Vila das Torres (Towers Village) is a community of about a thousand homes and small businesses in Madureira, a neighborhood in Rio’s north zone. The community stretches down one street, Rua Dr. Cincinato Lopes (though this street name is no longer used), that runs just along the train tracks and connects the streets Rua Soares Caldeira and Rua Bernardino de Andrade. The single row of houses face the train tracks and thus create a sheltered, shaded area for the community. Large, lush, well-kept fields and gardens stretch behind Vila das Torres and separate the community from downtown Madureira.
Rua Soares Caldeira dead ends at a footbridge over the train tracks and divides Vila das Torres into upper and lower segments, with 837 houses in the lower segment and about 200 houses in the upper segment. Vila das Torres’ first residents can be traced back to around 1900, and until 1966, when the community formed its Neighborhood Association, residents simply said they lived in the “Vila.” Vila das Torres occupies land between lots owned by Light, Rio’s Electricity Service, and by Rio’s train system. Light eventually built towers nearby which led to Vila das Torres’ name.
The majority of the pioneers of Vila das Torres came from various Northeastern Brazilian states and from the state of Minas Gerais and began building their homes within this extra strip of land. Light paid some residents to build small ranches and gardens on the edge of its land to keep out potential squatters. Many of the older residents still work these fields and gardens as their main source of income. Today, however, few younger residents continued in their parents’ footsteps, so the community also has store managers, airport workers, computer technicians, and cashiers and stockers at the supermarket, among many others.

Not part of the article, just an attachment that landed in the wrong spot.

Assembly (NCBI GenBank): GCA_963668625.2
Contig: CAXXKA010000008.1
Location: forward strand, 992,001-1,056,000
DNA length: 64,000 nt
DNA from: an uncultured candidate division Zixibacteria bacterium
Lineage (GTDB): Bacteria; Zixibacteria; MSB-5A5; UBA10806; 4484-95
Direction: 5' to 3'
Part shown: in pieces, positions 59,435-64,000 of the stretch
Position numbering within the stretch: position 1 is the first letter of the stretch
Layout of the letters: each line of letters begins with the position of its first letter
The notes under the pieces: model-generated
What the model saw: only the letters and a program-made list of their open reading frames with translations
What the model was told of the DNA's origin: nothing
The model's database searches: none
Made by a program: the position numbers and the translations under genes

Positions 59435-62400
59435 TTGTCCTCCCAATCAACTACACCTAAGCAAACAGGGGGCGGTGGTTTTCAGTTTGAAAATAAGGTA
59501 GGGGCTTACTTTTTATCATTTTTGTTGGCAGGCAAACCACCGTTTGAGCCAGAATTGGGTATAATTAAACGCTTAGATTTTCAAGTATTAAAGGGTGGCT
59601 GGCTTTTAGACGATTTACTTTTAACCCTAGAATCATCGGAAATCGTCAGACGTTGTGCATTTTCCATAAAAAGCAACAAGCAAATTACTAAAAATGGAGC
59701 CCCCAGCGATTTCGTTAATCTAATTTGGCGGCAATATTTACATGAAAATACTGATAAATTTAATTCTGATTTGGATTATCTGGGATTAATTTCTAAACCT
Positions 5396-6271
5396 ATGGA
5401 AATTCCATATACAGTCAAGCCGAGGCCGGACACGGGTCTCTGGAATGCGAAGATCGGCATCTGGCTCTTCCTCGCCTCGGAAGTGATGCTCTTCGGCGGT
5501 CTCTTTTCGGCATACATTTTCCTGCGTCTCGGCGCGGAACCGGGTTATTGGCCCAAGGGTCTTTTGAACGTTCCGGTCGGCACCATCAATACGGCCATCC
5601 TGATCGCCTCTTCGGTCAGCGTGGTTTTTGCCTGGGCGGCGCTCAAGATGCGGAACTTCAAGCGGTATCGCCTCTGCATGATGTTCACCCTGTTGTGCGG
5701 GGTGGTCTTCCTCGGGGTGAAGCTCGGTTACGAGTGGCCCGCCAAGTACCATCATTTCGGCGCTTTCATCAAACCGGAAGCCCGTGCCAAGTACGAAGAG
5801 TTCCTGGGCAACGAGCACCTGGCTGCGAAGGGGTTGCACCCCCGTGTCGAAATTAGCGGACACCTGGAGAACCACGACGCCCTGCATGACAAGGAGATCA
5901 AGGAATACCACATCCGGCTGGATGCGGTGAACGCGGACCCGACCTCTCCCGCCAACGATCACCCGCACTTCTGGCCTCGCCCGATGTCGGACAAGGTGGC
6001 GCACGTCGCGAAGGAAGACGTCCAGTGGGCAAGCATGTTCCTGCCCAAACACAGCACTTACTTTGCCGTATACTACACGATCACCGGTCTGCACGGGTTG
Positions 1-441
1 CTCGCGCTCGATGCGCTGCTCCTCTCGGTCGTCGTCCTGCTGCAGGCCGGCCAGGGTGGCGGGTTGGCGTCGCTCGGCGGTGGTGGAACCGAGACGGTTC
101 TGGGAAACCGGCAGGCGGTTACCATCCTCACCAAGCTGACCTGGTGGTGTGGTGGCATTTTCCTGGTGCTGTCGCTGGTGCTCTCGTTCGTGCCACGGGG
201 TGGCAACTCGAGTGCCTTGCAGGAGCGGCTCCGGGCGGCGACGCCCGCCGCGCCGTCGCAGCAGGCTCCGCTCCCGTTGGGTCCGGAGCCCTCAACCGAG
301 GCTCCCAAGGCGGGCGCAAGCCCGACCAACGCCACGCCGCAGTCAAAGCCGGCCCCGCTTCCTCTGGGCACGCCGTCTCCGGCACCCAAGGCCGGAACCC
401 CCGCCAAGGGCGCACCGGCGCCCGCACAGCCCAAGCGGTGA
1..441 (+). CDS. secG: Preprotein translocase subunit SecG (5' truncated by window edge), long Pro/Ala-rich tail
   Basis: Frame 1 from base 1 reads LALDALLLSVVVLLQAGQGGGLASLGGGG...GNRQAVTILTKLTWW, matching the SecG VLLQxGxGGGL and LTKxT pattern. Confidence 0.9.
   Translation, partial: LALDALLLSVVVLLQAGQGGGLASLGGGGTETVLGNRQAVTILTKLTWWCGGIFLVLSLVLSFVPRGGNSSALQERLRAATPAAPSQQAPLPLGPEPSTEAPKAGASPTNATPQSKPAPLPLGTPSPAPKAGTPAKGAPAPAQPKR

On December 10, 2009 Rio city government hosted an open air, outdoor show in Madureira and announced a joint plan with Light, to build Madureira Park, 113,000 m2, to become the third largest park in Rio. Initial promises that no one would have to leave Madureira in order to build the park were quickly retracted in less public settings, by holding meetings with residents of Vila das Torres. In the first meetings in December, residents were told that 540 apartment units were to be built and that the rest of the families would be fairly compensated.
After Carnival 2010, representatives from Rio’s housing ministry arrived to spray paint numbers on houses for removal. By May 2010, Rio city government claimed there wouldn’t be enough time to build the apartments, so all residents would either be moved to apartments in Campo Grande or Realengo (each at least an hour away from Madureira by public transportation) or compensated.
City government began calling families individually to negotiate prices for their houses, offering prices severely below housing values and in many occasions offering incoherent prices – higher prices for houses of lesser quality and lower prices for houses of greater quality. Through threats and coercion, city government was able to convince 317 families to accept unfair prices for their houses and to convince 264 others to relocate to the far away apartments. Many of those who received compensation are now watching their money run out as they pay rent because they can’t buy houses anywhere with the amount they received from city government. Of this vibrant community, only some 300 (including the upper segment which hasn’t yet been numbered for removal) families remain, fighting for fair prices for their houses, businesses, and land, so they can rebuild their lives elsewhere. A walk down Vila das Torres shows remnants of life and community alongside destruction and rubble.